Organizing for Action in 2017
(This article first appeared in the November-December 2016 issue of The American Postal Worker magazine.)
Sisters and brothers, an important part of our fight to protect and secure our hard-earned benefits and to help to preserve the Postal Service includes the continued growth of the APWU Retirees Department. Our collective efforts will help us achieve our goals. Retiree Chapter members participate in social, political, legislative, and educational activities for the dual purposes of improving retirees’ quality of life and reaching out to help those less fortunate. Retiree Chapters also assist APWU local and state organizations. The members of Retiree Chapters have proven to be an asset to the union at every level – as mentors and a support system for our local unions.
Most APWU Retiree Department members are not in organized Retiree Chapters. We need to organize. Working collectively lightens the burden for all of us and we are much more effective. Imagine the reaction from our congressional representatives when we collectively reach out to them. I am sure many of you remember how packed the streets of Washington, DC, and the halls of Congress were when the labor movement banded together for legislative actions. Maybe we cannot all hit the streets, but we can certainly use many other methods to collectively contact our legislative representatives, including the mail. We must act! We must organize!
Organizing a local retiree chapter begins by contacting the Retiree Department. The local chapter must function consistent with the national and chapter constitutions, and with the cooperation of the local. The local, at its general membership meeting, should pass a motion to form a Retiree Chapter to be chartered by the national union. In accordance with Article 16.2(i) of the APWU national constitution, “Ten (10) or more Retiree Department members residing within a local or area local geographical jurisdiction may form a Local Retiree Chapter.” The members then move forward to formalize the Retiree Chapter with the assistance of the Retiree Department.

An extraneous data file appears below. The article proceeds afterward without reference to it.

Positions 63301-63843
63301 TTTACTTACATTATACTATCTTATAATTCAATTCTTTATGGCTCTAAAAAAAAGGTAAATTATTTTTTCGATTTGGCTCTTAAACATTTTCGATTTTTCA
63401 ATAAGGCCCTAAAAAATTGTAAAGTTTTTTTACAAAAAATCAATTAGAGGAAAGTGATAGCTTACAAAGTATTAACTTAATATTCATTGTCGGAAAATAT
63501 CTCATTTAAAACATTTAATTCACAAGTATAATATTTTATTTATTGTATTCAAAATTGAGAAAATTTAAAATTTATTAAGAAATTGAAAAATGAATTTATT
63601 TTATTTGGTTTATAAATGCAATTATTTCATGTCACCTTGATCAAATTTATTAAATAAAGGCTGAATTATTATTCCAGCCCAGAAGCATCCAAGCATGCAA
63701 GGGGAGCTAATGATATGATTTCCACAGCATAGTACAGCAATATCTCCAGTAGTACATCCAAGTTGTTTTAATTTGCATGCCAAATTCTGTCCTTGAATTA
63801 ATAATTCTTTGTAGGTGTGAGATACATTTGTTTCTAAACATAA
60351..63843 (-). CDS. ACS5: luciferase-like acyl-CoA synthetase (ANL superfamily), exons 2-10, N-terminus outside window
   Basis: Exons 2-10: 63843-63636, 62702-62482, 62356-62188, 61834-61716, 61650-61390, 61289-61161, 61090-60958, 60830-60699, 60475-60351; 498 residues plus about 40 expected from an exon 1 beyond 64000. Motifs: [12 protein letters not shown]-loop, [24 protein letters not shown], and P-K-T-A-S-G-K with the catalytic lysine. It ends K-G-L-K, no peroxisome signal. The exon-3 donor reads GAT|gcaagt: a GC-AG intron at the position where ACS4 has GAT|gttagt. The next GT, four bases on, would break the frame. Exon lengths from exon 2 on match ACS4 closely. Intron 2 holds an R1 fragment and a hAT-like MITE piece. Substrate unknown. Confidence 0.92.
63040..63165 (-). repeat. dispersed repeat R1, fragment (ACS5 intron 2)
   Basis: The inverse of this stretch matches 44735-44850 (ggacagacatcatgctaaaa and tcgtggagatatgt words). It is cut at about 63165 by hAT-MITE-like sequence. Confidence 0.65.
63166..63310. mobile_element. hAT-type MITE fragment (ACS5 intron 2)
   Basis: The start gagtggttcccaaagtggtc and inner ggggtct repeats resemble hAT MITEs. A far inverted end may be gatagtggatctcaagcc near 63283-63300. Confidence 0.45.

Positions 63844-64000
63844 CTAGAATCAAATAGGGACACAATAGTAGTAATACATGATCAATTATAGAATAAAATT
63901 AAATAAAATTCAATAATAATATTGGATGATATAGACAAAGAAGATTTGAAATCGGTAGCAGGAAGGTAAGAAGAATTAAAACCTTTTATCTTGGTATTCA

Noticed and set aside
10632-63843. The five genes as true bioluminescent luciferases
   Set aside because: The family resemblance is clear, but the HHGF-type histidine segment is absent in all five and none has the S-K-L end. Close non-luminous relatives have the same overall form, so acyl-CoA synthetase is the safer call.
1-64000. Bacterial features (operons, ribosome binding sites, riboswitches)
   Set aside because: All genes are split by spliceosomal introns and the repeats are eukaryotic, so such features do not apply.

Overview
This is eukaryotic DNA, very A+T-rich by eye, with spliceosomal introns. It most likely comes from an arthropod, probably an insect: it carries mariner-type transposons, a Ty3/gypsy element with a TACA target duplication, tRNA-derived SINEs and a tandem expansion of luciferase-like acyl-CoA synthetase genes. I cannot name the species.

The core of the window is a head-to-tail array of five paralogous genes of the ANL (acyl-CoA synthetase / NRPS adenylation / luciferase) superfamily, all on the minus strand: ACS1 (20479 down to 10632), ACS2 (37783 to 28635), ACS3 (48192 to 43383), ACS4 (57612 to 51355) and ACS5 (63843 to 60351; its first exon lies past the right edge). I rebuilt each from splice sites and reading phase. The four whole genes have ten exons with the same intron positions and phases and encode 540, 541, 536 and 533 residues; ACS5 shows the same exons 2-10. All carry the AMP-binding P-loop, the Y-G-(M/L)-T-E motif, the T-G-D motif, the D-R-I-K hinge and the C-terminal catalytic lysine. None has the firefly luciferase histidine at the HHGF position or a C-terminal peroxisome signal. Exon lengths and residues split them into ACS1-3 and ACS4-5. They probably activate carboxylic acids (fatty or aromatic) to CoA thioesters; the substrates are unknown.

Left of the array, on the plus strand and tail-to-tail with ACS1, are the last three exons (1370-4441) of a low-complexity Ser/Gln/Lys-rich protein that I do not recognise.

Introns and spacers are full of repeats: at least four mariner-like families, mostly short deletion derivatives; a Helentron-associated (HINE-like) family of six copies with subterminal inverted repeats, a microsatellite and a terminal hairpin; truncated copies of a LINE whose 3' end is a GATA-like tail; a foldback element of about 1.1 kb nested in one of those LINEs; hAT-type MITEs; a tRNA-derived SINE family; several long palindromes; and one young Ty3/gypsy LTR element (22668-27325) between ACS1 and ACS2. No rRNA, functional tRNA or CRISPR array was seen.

Getting formally organized into a Retiree Chapter is the first step. The next step is getting active and continuing to grow the chapter. Many of the old methods of organizing are still successful today; we just need to add a modern twist. For example, we have always used face-to-face, door-knocking, telephone, and mail to organize. The modern twist is that we can now add email, Twitter, Facebook and other social media. We will continue to recruit new retirees, work within our locals, mentor young workers, and work within our communities to re-ignite the spirit of unionism. Retiree Chapters embrace the chapter members’ personal outreach interest issues and activities as a show of solidarity. “Just Do It!”
Each November we start by honoring and saying “Thank you for your service” to our veterans. We also give thanks and share our blessings in various other ways.
After six months as the APWU Retiree Department Director, I again say, “Thank you” to everyone at the union’s national office for making my transition smooth. It has truly been an honor and a privilege to serve the membership of the APWU. I thank my local, the Nation’s Capital Area Local; my state, Maryland-DC State APWU, and the Washington DC (WDC) Region for continuing to support me. I thank my colleagues Pam Richardson, Rachel Walthall and Lamont Brooks, and the staff of the WDC Region NBA office, Romanah Nestor and Tammy Hogan. Last but certainly not least, I thank you, the APWU Retirees Department members, for embracing me and supporting me in the true spirit of unionism. Thank you, APWU.
As this magazine was about to go to print, the government announced the cost-of-living increase for millions of postal and federal retirees and Social Security recipients would be just 0.3 percent in 2017. Please visit apwu.org for more information.